If there was any question whether UC Merced was ready to take its sports teams to a higher competitive level, the women's volleyball club team has proved it this year.
When senior Kayla Taylor first joined the team as a freshman, in the club's second year, the Bobcats struggled to win even a single game of any of their matches. In this season's opening game, though, UC Merced beat UC Davis' club team in convincing fashion.
"From then on, we realized what a serious team we'd turned out to be," said Taylor, now the club's president. "It was a little shocking to us. It used to be a struggle to win any games, and now we're taking some matches easily."
It was an encouraging sign of things to come. Women's volleyball is one of four sports scheduled to begin play in the National Association of Intercollegiate Athletics in 2011-12, along with men's basketball and men's and women's cross country.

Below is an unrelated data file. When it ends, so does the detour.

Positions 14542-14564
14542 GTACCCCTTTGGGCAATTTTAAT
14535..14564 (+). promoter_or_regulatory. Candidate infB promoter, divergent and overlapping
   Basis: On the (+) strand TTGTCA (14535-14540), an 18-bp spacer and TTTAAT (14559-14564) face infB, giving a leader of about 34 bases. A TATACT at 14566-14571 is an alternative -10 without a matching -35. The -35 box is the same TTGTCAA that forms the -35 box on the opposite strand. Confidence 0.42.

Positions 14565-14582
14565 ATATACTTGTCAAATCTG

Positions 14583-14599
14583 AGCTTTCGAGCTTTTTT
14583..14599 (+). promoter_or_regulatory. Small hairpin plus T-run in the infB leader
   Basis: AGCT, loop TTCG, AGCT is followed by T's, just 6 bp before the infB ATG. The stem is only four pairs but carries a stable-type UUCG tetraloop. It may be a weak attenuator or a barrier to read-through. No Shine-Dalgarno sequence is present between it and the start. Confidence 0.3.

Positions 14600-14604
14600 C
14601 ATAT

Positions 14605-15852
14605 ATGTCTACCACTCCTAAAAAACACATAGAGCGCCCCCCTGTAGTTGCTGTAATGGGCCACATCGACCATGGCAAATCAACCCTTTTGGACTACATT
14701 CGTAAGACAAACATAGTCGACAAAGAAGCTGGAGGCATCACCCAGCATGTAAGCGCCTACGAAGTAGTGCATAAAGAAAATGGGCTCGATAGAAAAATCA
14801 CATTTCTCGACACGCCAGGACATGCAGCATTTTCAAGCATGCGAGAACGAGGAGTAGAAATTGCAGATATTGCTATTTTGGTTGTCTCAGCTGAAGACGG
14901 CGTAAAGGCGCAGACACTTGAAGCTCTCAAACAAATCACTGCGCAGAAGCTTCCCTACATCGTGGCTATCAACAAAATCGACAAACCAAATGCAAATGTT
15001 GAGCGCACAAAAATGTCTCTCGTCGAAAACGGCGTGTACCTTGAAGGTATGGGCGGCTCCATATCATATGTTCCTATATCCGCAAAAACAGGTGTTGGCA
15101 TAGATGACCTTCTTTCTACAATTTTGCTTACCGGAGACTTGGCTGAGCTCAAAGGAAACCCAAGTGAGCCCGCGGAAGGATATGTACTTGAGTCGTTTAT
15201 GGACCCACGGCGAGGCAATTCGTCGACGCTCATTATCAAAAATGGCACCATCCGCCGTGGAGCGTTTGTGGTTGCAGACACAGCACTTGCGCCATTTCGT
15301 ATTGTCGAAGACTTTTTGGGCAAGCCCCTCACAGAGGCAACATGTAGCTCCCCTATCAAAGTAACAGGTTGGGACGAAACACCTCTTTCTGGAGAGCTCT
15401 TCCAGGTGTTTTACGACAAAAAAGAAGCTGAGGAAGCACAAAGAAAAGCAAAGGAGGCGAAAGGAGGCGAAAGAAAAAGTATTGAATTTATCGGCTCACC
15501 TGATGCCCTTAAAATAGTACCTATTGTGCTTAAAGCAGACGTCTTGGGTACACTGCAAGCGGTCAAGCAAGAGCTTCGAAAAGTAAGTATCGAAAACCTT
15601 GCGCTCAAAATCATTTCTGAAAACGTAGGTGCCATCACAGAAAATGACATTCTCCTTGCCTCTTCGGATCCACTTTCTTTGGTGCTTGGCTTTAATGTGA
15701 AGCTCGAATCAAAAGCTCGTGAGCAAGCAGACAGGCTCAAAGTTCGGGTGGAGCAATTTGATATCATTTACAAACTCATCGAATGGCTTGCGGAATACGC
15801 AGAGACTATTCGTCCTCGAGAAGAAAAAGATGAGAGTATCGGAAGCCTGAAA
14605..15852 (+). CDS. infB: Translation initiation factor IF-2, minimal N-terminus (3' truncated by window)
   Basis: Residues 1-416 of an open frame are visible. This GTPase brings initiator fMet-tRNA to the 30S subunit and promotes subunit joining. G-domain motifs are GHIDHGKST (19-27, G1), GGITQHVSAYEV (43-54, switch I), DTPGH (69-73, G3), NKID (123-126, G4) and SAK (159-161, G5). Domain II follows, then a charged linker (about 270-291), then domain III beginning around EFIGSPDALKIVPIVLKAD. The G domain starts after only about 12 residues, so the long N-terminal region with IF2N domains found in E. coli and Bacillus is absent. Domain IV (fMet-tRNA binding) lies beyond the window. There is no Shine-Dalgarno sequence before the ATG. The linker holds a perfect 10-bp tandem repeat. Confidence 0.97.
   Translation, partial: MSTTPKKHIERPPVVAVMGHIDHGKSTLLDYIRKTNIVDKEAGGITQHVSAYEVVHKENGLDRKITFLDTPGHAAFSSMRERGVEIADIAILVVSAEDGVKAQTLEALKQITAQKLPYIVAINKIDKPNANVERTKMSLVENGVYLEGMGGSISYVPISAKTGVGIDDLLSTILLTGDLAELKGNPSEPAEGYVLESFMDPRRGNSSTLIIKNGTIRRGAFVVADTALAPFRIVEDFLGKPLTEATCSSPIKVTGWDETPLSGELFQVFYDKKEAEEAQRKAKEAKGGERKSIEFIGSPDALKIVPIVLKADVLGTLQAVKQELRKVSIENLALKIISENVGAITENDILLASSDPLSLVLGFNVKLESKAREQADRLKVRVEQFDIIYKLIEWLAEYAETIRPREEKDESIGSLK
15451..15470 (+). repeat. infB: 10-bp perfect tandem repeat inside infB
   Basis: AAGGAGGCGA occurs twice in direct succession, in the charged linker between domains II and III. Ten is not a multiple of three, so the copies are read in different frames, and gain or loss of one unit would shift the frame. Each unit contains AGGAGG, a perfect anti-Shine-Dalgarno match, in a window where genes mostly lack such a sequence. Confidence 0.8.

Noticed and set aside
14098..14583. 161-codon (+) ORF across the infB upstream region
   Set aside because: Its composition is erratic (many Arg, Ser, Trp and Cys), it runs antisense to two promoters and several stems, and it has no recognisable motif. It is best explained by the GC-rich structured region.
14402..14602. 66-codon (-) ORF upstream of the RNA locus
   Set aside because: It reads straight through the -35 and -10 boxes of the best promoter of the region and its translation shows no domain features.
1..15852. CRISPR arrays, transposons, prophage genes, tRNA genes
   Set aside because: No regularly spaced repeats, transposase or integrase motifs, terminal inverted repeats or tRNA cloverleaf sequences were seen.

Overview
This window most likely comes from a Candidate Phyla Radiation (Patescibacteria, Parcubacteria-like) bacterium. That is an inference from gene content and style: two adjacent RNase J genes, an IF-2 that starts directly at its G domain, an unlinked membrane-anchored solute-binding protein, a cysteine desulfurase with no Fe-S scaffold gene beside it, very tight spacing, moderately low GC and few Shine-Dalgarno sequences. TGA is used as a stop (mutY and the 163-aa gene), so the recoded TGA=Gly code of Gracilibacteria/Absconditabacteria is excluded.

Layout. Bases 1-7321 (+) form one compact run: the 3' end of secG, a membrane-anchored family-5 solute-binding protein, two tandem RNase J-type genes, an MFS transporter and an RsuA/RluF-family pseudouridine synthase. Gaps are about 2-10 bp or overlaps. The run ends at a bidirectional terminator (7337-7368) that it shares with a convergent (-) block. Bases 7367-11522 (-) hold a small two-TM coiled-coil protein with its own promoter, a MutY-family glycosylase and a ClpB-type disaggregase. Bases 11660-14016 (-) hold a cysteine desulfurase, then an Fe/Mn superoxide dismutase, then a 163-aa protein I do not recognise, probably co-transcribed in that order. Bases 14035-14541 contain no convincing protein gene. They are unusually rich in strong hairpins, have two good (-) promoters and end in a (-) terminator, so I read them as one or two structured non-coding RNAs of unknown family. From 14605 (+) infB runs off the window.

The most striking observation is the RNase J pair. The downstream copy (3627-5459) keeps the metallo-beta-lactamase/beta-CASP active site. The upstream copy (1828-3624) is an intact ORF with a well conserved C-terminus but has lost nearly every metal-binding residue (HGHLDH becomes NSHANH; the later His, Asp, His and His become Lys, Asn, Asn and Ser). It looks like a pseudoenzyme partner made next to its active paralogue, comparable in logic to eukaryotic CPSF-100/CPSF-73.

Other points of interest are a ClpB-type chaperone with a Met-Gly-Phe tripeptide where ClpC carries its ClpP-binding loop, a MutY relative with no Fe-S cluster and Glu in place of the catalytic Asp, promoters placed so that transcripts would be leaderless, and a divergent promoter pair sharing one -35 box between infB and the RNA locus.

UC Merced's acceptance into the NAIA is expected to be approved during the NAIA national convention in mid-April.
"We are all very excited to join the NAIA and be a part of a competitive league," said junior Brigitte Mayes, a political science major. "It is a big step for the women's volleyball program, and we're ready for the challenge."
Taylor, a psychology major with career goals that include the FBI, played volleyball at Atwater High School but was injured during her junior year. Enrolling at UC Merced offered her a chance to continue playing the sport and to help build a program from the ground level to where it is today.
This season, the Bobcats won eight league matches, advanced to the Northern California Collegiate Volleyball League championships for the first time and will compete at the National Collegiate Volleyball Federation championships in Houston in April. And Krista Venecia, director of UC Merced's Science and Math Initiative and the volleyball team's head coach, was named the league's Coach of the Year.
"The team has totally changed," Taylor said. "It's definitely grown and matured in a lot of different ways. We're a lot more serious in a lot of ways and a lot more competitive."